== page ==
Table 3.
Evaluation of pluripotent stem cell derivatives

Darabi et al. used inducible Pax7- and Pax3-overexpressing mouse ESC (mESC) lines to direct myogenic commitment [81]. Myogenic progenitor cells produced by Pax7 or Pax3 overexpression were identified on the basis of Myf5, MyoD, and myosin heavy chain expression. Pax3-overexpressing mESCs were then sorted for expression of the mesodermal marker PDGFRα and depletion of vascular endothelial growth factor receptor 2 (VEGFR2), which is downregulated in paraxial mesoderm. The therapeutic potential of these mESC-derived PDGFRα+VEGFR2 cells was shown by intramuscular injection or systemic intravascular delivery in mdx mice, which resulted in engraftment with dystrophin-expressing myofibers and improved muscle function. Similar results were obtained in mice with a more severe form of facioscapulohumeral MD [82]. Although these experiments confirmed the regenerative potential of mESC-derived muscle progenitors, tissue maintenance by resident stem cells is critical for long-term treatment of dystrophic muscle. To address this, these investigators evaluated whether mESC-derived myogenic cells could repopulate the satellite cell compartment. In transplanted animals, single fiber staining showed colocalization of the satellite cell marker M-cadherin with green fluorescent protein expressed by the mESC-derived cells in cells localized beneath the basal lamina of recipient myofibers. Serial transplantation of reisolated mESC-derived cells confirmed subsequent engraftment, as well as satellite cell compartmentalization [83]. Next, they derived Pax7-induced satellite cells from hESCs and human iPSCs using a doxycycline-inducible lentiviral vector encoding Pax7 [84]. EB differentiation over 7 days and monolayer outgrowth allowed them to purify highly engraftable cells for injection into dystrophic muscle. Functional improvement, as well as dystrophin restoration, validated this stem cell population. Engraftment of ESC-derived muscle progenitors was confirmed by detection of Pax7 and human laminin in cells localized to the satellite cell compartment.

Another approach taken to direct the differentiation of mESCs toward paraxial mesoderm has been the selection of PDGFRα+VEGFR2 cell populations from cultured mESC monolayers [85]. Sakurai et al. found that VEGFR2 expression was excluded from paraxial mesoderm, whereas PDGFRα+VEGFR2+ cells were committed to lateral mesoderm [85]. Although PDGFRα+VEGFR2 cells did not express Pax3, Pax7, Myf5, or MyoD, transplantation into damaged muscle tissue resulted in engraftment, localization adjacent to myofibers, and subsequent expression of the satellite cell-associated markers Pax7 and CD34.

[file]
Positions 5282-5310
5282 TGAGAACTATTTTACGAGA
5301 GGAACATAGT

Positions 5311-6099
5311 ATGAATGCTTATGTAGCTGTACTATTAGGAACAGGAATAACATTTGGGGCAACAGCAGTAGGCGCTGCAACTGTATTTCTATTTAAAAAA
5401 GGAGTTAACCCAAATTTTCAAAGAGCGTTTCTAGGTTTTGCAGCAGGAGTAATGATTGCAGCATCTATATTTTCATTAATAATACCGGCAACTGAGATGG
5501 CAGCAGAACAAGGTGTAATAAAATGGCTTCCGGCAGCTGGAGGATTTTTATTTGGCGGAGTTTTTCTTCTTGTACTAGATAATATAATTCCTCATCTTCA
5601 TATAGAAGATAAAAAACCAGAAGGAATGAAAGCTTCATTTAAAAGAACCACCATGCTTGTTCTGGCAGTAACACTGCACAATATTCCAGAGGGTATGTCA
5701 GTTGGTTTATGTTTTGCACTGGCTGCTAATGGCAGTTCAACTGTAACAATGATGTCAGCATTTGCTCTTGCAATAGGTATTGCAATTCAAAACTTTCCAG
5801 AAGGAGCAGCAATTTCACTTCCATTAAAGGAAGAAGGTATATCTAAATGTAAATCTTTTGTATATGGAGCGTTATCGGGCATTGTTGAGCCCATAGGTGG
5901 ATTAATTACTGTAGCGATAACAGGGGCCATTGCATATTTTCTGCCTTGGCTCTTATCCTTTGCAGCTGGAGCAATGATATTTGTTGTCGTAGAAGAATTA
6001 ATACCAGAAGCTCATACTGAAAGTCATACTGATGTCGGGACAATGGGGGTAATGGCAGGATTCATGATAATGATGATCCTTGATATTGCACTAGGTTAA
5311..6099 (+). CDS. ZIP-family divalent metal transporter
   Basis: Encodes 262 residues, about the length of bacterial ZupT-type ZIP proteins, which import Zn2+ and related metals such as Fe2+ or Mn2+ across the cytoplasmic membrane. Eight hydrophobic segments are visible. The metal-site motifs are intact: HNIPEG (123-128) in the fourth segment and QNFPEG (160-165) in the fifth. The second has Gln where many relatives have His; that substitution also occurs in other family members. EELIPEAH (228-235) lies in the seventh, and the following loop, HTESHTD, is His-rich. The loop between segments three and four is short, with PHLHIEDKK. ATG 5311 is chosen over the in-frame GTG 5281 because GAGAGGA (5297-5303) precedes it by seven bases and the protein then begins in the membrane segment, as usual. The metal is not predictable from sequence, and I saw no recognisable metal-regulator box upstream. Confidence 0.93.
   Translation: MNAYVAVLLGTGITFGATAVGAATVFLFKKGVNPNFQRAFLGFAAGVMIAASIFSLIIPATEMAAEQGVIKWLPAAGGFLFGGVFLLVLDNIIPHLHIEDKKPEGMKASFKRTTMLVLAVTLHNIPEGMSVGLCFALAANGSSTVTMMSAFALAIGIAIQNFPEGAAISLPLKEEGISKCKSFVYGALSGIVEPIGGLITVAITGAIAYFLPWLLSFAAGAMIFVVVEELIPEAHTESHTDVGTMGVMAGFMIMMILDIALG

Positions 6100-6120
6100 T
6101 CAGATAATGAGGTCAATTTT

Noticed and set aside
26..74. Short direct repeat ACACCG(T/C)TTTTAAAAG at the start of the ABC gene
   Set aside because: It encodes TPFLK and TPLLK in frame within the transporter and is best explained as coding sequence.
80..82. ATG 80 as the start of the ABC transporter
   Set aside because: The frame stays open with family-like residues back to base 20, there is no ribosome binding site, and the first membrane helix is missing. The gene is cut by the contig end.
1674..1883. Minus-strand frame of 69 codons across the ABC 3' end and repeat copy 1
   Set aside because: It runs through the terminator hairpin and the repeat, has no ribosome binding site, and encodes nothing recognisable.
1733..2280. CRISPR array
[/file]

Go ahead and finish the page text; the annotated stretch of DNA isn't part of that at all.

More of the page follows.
Barberi et al. enriched for a myogenic progenitor cell fraction from hESC-derived mesenchymal precursors [86]. To induce mesenchymal lineage differentiation, single hESCs were plated at low density on mouse embryonic feeder cells in serum-rich medium containing insulin, transferrin, and selenium. Following enrichment for CD73 expression, mesenchymal cells were sorted for myogenic affiliation on the basis of NCAM expression. NCAM is involved in neuromuscular development and has been widely used to identify myoblasts [8790]. Transplantation of the CD73+NCAM+ cells to hind limb muscle of immunodeficient mice resulted in long-term survival and myofiber commitment.

Other groups have taken advantage of known molecular cues to guide the differentiation of myogenic cells from hESCs. Activation of the transforming growth factor-β (TGFβ)/activin/nodal pathway through activin A and serum enhances endodermal specification of hESCs [91]. In the early stages of hESC differentiation, inhibition of TGFβ signaling with the small molecule SMAD2/3 inhibitor SB431542 directs mesoendodermal induction and blocks neuroectodermal differentiation. Mahmood et al. blocked the TGFβ pathway with SB431542 to obtain hESC-derived mesenchymal progenitors [92]. Embryoid body outgrowths subsequently cultured on fibronectin-coated plates in the presence of lower concentrations of SB431542 differentiated into myotubes. Cell transplantation into immunodeficient mice showed muscle differentiation; however, the transplanted cells did not fuse to the host muscle tissue.

Preliminary experiments have been performed with several pluripotent stem cell-derived myogenic cells, and these have shown their ability to form muscle in vivo, but the next steps are clear. Long-term integration into adult muscle and functional improvement need to be evaluated. Repopulation of the depleted muscle stem cell compartment needs to be demonstrated. Methods to mitigate the host immune response to donor cells need to be refined. Large-scale production of these cells using good manufacturing practice needs to be demonstrated.

The Use of Synthetic Biomaterials

The satellite cell niche is a unique microenvironment that supports communication between the plasma membrane of the cell and the adjacent basal lamina of the muscle fiber. The niche contains an ECM consisting of laminin, type IV collagen, fibronectin, heparan sulfate, and other proteoglycans [93, 94]. The muscle cells initially secrete the ECM, with subsequent binding of cell surface integrins to the assembled network of niche proteins. The ECM also binds growth factors (basic fibroblast growth factor, hepatocyte growth factor, insulin-like growth factor 1, epidermal growth factor) and ligands (e.g., Wnts) through covalently attached heparin sulfates present in the matrix. These growth factors are known to play an important role in controlling muscle stem cell fate [95, 96].